If wild sugar rushes are your only truly terrifying moments this Halloween, you’re in good shape. Ghost and goblins may be scary, but unexpected trips to the ER are far more frightening. A Pediatrics study found a few years ago that most Halloween-related injuries occurred for kids ages 10-14 and kids 5 and under. However, plenty of adults experience major injuries each October, too. The most common Halloween injuries are traffic collisions, eye injuries, and burn injuries (Tweet This Fact). To keep Halloween fun and delightfully memorable, practice and share these safety guidelines.
Let’s start with the basics. Whether scurrying for candy or visiting friends to party, costumes for vampires and witches of all ages should be easy to walk in and highly visible to motorists.
- Avoid any costume with long, loose fabrics that are easy to trip on.
- Add retro-reflective tape to children’s costumes.
- Avoid covering eyes. It’s hard to see with a full mask on. Instead, use non-toxic face paint for the eyes and forehead.
- Nothing sharp! All props should be blunt, flexible, and preferably soft.
Teach your kids about Halloween Safety
After ensuring the kids have safe costumes, parents should plan and discuss the approved trick-or-treating route with their kids, especially if they won’t be walking with them. All children under age 12 should be supervised. Teach your Trick-o-Treater…
- To never go to a house alone, no matter how old they are.
- To wait until they get home to eat any treats.
- To look both ways before crossing the street and only cross the streets at the corner.
- To only visit homes that are well-lit.
- To be back home by a specific time.
If Trick-or-Treating after dark, children should carry a flashlight. Remember to tell kids not to shine the flashlight in the eyes of pedestrians or drivers. To free up a hand, the flashlight can be placed in a semi-transparent treat bag. (Super Tip: be sure to pack extra batteries.)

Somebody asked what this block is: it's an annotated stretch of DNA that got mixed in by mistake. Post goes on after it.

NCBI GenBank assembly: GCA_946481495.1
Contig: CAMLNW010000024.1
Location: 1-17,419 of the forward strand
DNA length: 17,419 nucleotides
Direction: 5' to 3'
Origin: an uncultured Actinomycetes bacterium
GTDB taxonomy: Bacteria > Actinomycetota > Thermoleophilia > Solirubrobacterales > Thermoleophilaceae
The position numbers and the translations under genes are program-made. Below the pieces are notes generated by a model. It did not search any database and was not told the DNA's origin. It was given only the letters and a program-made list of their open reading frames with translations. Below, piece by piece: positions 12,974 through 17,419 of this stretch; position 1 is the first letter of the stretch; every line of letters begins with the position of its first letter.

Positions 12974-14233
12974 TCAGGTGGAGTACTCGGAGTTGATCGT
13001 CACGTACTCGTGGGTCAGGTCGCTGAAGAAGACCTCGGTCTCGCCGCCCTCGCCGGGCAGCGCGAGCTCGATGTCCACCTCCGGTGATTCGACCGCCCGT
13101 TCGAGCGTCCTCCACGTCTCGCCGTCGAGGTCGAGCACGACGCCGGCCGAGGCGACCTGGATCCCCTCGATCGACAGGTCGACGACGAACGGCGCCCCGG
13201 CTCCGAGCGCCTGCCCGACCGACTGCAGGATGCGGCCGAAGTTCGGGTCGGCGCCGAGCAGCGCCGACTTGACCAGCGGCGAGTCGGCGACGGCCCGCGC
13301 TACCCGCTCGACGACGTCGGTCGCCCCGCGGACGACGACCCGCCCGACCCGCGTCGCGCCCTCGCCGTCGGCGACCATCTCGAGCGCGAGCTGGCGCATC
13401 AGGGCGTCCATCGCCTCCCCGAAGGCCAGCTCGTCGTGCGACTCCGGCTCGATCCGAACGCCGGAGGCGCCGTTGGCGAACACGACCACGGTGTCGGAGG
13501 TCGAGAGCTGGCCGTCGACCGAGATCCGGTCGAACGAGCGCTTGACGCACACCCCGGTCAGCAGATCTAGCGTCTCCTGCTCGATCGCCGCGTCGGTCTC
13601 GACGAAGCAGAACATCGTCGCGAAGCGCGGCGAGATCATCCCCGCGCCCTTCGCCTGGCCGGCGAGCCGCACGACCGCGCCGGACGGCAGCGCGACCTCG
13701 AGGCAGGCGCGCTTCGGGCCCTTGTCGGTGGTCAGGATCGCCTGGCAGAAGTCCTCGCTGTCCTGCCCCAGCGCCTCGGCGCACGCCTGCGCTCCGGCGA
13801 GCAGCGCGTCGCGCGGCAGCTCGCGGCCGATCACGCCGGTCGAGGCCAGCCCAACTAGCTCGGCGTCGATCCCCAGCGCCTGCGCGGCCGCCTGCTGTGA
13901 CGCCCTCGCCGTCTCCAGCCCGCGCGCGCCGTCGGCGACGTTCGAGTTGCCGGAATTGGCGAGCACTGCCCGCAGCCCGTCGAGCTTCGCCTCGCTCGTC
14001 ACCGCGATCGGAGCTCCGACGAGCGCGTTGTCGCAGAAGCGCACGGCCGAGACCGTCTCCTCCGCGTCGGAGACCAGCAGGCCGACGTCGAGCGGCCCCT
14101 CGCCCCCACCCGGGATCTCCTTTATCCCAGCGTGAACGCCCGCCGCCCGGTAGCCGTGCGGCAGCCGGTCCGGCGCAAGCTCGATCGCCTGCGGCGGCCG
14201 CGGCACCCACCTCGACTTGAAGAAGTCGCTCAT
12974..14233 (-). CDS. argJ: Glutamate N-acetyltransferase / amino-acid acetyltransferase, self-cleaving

Adults are big part of Halloween safety, too. Be extra cautious while driving and review these safety driving tips.
- Slow down. Children may run into the street suddenly.
- Obey all traffic stops and signals.
- Your headlights should be on—even in the daylight—to make yourself more visible.
- Carefully enter and exit driveways.
- If you’re wearing a costume, make sure you can safely drive in it!
Pumpkin Carving Safety Tips
Pumpkin carving can be lots of fun, but it’s naturally a potential source of injury.
- Children 14 and younger should not do the actual carving. Instead, let them use a marker to draw the pattern. The kids can also scoop the pulp and seeds.
- An adult should do the cutting and supervise older teens, too.
- Pumpkin-carving kits tend to be safer because the specialty tools are effective without being too sharp.
- There are also many ways to decorate a pumpkin without cutting it (Hello, Pinterest).
Once you’re ready for this Halloween, how about reviewing a bit of Halloween history? These 10 factoids make for fun Halloween trivia. If you have any Halloween safety tips of your own, share them in the comments below.